Finally, one tool that will help you develop an idea of where your ideal consumer “lives,” in terms of community, interests, businesses frequented, etc is Facebook’s Graph Search. This is a free tool provided to all Facebook users – and it’s likely one that you didn’t even know you had access to. Graph Search allows you to search phrases such as “Favorite interests of people who like PAGE NAME,” “Restaurants visited by people who like PAGE NAME.” and more. This will give you a sense of the communities they hang out in, what events you’re most likely to find them at and likely other insights, such as their general political or social leanings. This information can be used in a number of ways, including ad targeting. For more on Facebook Graph Search, click here.

Once you have taken the time to develop a well-rounded picture of your various audiences, you are ready to engage in marketing. You may also have a better sense of whether Facebook is where you will find that audience.

Truly impactful Facebook content marketing can be difficult to achieve and sustain. Just as with any other type of marketing, it’s all about being in front of the right people with the right message at the right time – but unlike many other forms of marketing, today’s digital platforms and the level of engagement are at the mercy of the platform developers and their overarching philosophy for what their channel should be used for – such as Facebook and Google., which both seek to provide users with the content they are looking to  The principles you followed to develop these profile are foundational for any marketing strategy, but they will remain the same, regardless of what changes Facebook, Google and other platforms will make in the future.

Developing an effective marketing strategy is an emotionally exhausting exercise at its best – a constant guessing game of intentions and actions, which we now must blend with data and analytics. Chasing a constantly-changing algorithm doesn’t make it any easier, but it is crucial to keep in mind that regardless of the way you format a post or how often you post, the most important part of your Facebook engagement is the value you provide and the way that you target that message. Rather than grumbling about the changes that are coming your way, it would the most productive use of your team’s time to roll with the punches and take the challenge to continuously develop stronger content. At the end of the day, their cousin’s cute baby will always out rank your customers’ interest in your brand – ALWAYS –  but Facebook is still an amazing tool to demonstrate your expertise, grow a brand – and, maybe as important as those – have some fun.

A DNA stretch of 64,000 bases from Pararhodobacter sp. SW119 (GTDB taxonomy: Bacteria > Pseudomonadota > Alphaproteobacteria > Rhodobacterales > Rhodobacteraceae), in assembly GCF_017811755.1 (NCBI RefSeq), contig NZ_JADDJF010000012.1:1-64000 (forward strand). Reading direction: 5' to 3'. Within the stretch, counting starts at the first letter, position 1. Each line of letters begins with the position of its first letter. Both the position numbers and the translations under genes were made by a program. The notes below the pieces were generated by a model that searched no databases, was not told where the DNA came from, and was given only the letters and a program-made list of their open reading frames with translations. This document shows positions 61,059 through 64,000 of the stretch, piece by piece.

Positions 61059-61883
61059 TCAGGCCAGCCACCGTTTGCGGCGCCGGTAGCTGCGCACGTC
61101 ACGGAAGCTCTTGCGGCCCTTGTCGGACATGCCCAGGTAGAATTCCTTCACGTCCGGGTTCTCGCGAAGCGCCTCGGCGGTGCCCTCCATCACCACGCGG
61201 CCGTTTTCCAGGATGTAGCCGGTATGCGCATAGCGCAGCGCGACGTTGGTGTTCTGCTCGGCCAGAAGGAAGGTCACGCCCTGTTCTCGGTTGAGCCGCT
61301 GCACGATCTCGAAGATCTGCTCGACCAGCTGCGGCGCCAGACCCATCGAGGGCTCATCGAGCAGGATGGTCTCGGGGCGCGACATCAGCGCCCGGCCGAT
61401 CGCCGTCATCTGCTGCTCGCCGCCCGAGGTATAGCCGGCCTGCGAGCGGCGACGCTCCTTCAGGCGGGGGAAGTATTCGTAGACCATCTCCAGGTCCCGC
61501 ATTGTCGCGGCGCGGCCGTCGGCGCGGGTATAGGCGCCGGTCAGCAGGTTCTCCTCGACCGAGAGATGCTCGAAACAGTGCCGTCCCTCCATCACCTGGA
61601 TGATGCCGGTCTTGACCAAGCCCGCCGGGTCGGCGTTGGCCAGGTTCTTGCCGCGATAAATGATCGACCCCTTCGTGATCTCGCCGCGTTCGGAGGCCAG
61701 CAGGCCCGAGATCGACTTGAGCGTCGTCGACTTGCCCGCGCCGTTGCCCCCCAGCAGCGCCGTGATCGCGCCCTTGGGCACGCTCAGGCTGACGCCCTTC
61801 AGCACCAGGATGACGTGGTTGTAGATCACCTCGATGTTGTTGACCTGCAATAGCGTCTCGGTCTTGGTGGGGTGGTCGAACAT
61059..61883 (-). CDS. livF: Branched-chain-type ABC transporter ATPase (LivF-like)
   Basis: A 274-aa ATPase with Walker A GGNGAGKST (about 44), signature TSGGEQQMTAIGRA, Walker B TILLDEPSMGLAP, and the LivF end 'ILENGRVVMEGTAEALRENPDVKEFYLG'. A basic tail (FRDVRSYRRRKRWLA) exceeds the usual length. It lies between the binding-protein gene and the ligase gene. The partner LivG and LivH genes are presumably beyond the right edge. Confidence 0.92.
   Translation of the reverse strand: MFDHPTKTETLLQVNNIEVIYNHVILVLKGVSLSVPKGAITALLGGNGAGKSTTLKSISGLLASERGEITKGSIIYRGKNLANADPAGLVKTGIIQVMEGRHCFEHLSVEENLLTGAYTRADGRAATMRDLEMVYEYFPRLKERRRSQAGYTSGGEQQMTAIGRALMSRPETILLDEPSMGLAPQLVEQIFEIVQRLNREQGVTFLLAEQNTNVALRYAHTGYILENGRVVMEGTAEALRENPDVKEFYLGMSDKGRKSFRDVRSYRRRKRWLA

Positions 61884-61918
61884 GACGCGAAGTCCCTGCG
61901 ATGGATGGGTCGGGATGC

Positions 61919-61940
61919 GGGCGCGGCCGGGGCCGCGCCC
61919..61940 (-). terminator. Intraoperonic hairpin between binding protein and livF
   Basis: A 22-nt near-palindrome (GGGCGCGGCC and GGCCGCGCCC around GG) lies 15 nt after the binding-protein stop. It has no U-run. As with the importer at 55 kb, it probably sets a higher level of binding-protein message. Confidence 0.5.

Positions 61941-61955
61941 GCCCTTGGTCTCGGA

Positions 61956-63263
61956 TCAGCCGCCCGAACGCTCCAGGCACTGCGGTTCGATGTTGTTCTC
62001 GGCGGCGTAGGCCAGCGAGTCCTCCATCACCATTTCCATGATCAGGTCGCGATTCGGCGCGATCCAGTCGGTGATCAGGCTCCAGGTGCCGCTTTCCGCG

So, how does Facebook’s strategy of content delivery to their users affect you and your marketing strategy? I mean, right place, right time – right? Right – BUT if you take this thinking to the next level, you’ll quickly realize that Facebook users are primarily on Facebook to engage with their friends and family and to memorialize their own life experiences. They engage with brands because it is part and parcel of the Facebook experience – but a picture of someone’s adorable baby is always going to beat out your brand’s latest thought leadership blog. ALWAYS.


How I botched sharing social ROI – and how you can learn from it

tune out roi jargon

Early in my career, I worked as a freelance writer for companies who needed ad copy, research writers and web content. As social media grew up, I was growing in my profession as well, and quickly learned the potential power of this medium for my clients.
I can proudly say that many of my clients were the first in their respective industries to adopt social media – and that I was able to generate customers and revenue for them relatively quickly.
My BIGGEST regret in this part of my career, however, was that when I went to report these successes – and I mean HIT-IT-OUT-OF-THE-BALLPARK SUCCESSES– that I didn’t communicate these in a way that they related with. Instead, I presented leadership with social ROI and analytics jargon.The result?A group that was already skeptical about social media value quickly became more confused and defensive about digital marketing. Without realizing it, I was feeding into their preconceptions about digital marketing – (“She’s being paid to play on the internet.” is one I heard a lot) – even though I was doing excellent work.
This Friday, we are offering a FREE webinar at 12pm CST/1pm EST. I hope you can join us. I’ll be  sharing information on how to effectively and quickly measure your social media ROI (Return on Investment) – AND I’ll talk about how you can communicate these successes (or failures) in a way that your executive team or board of directors will understand – and support.
If you register by Thursday, we’ll also give you our Blog Content Checklist and Guide for FREE.